ALBUQUERQUE, N.M., April 10 -- The moderate use of statins is associated with a sharply reduced risk of death from chronic obstructive pulmonary disease, researchers here found.
In a large matched cohort study of 76,232 patients, moderate use of statins was associated with an 83% reduction in the risk of death from COPD, they reported in the April issue of CHEST.
Use of statins also was linked to a 40% reduced risk of death from pneumonia or flu, according to Floyd Frost, Ph.D., of the Lovelace Respiratory Research Institute here, and colleagues.
The findings were confirmed in two separate case-control studies -- one each for COPD and for pneumonia and flu -- which yielded similar risk reductions, Dr. Frost and colleagues said.
The study provided additional evidence that statins, in addition as lowering LDL levels, also can modulate the immune system -- a property that may be important in the event of a new flu pandemic, Dr. Frost and colleagues said.
The Lovelace study is "extremely valuable because it suggests that statin therapy may well be efficacious in real-world application to COPD patients and possibly for acute influenza," said John Mancini, M.D., of the University of British Columbia in Vancouver, in an accompanying editorial.
The findings provide a "compelling rationale for executing randomized clinical trials that will more clearly define the magnitude of effect and the characteristics of patients that will benefit the most," Dr. Mancini said.
The current findings come from the medical records of several health management organizations in the Albuquerque area, Dr. Frost and colleagues said.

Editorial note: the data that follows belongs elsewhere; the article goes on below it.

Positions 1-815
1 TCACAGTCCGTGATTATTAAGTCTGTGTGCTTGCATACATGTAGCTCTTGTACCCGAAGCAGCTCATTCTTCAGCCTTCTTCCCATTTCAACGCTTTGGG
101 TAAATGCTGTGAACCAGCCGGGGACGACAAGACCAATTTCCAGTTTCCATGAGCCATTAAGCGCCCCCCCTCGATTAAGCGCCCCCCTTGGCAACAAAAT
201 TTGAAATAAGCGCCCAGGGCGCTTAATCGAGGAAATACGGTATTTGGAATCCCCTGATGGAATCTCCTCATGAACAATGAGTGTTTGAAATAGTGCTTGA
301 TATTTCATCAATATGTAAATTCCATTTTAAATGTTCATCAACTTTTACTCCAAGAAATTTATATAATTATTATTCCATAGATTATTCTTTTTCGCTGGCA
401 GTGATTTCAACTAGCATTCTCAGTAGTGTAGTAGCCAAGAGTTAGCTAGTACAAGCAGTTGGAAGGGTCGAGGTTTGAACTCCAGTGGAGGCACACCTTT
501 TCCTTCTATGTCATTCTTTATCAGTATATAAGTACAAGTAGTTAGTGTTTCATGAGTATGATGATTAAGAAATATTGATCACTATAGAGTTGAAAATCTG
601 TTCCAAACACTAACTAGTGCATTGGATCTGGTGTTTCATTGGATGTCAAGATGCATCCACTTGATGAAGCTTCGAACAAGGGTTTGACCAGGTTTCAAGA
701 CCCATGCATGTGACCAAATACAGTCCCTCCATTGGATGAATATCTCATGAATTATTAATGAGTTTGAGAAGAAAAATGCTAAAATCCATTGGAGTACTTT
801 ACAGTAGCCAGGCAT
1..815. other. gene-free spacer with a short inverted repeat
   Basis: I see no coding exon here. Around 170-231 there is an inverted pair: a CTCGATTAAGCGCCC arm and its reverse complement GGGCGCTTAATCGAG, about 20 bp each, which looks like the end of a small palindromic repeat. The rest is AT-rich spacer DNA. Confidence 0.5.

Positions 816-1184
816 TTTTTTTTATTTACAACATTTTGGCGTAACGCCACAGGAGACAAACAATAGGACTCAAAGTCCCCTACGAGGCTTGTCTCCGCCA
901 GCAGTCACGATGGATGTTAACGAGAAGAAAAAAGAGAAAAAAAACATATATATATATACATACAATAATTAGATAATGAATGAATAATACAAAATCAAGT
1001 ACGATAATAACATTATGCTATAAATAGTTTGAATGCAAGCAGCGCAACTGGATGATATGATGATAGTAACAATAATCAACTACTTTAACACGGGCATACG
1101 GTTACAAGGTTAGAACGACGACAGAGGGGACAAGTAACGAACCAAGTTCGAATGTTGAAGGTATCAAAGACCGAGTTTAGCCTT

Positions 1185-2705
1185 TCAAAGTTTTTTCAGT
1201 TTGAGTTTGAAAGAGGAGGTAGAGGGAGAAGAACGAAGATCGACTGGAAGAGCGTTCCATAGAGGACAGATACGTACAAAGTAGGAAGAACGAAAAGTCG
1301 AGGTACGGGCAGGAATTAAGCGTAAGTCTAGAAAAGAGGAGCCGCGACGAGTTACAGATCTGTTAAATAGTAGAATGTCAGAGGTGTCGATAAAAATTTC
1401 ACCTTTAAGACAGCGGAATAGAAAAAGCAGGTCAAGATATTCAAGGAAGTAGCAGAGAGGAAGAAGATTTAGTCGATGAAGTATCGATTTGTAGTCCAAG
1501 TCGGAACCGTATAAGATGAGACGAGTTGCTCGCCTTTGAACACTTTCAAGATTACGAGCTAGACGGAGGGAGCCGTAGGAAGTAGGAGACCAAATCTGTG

The researchers identified 19,058 patients who each had at least 90 days of statin use from Jan. 1, 1992, to Dec. 31, 2003 -- the cases -- and matched each of them with three HMO patients who did not use statins.
Statin use was stratified into low-dose (less than 4 mg/day) and moderate-dose (4 mg/day or more).
For patients using a moderate dose of statins, a logistic regression analysis of causes of death showed that:
- The risk of death from pneumonia was reduced 51%. The odds ratio was 0.49, with a 95% confidence interval from 0.26 to 0.76, which was significant at P<0.05.
- The risk of death from unspecified pneumonia or flu was reduced 40%. The odds ratio was 0.60, with a 95% confidence interval from 0.26 to 0.82, which was significant at P<0.05.
- The risk of death from COPD was reduced 83%. The odds ratio was 0.17, with a 95% confidence interval from 0.07 to 0.42, which was significant at P<0.05.
For the case-control studies, the researchers identified 397 HMO members who died in a hospital with a diagnosis of unspecified pneumonia or flu, as well as 54,136 people with the same diagnosis who survived. They also found 207 who died of COPD, as well as 9,622 with COPD who survived.
Patients were grouped into three age cohorts -- those born in or before 1920, from 1921 to 1945, and from 1946 to 1955 -- with the youngest group serving as a reference.
For moderate statin users analysis found that:
- The risk of death from unspecified pneumonia or flu was again reduced. The odds ratio was 0.62, with a 95% confidence interval from 0.43 to 0.91, which was significant at P<0.05.
- The risk of death from COPD was similarly reduced. The odds ratio was 0.19, with a 95% confidence interval from 0.08 to 0.47, which was significant at P<0.05.
Although the three studies cannot show cause and effect, Dr. Frost and colleagues said, the results "are in general agreement with prior studies" and are unlikely to be artifacts of study design.